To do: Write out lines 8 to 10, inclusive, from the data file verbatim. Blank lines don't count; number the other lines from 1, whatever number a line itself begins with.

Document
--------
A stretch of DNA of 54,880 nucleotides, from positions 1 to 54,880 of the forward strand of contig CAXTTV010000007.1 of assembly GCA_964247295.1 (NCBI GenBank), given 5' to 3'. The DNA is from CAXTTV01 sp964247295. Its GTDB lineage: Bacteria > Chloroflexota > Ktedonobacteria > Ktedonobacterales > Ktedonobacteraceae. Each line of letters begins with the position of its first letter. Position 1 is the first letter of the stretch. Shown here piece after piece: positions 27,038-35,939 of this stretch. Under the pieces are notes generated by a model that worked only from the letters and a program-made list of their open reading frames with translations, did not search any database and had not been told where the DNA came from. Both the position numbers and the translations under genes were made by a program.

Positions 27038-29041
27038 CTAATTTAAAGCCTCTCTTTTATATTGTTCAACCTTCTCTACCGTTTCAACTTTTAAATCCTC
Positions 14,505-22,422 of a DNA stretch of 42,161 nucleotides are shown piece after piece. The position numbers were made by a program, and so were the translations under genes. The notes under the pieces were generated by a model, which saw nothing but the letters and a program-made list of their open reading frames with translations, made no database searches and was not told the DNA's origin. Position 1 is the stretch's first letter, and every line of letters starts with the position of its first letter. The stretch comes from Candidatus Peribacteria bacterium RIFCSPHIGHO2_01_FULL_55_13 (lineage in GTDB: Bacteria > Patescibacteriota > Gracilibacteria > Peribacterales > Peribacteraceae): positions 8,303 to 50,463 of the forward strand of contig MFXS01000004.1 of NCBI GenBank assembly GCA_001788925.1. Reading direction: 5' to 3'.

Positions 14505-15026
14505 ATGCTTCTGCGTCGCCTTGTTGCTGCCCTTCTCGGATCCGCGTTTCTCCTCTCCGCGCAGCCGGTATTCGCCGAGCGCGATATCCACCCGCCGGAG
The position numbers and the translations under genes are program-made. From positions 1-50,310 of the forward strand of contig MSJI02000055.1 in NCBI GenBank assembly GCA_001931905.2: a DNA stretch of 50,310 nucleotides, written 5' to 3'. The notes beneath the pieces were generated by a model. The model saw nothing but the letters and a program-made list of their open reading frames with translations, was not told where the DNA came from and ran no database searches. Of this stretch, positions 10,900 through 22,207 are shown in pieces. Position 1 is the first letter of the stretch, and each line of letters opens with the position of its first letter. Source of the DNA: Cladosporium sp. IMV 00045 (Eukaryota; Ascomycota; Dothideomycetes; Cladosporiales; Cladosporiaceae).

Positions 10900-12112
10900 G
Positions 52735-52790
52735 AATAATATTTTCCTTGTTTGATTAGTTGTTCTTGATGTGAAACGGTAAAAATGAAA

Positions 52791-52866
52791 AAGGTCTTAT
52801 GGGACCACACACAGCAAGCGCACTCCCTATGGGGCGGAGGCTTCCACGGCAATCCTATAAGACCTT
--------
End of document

Positions 10900-12112
10900 G
Positions 52735-52790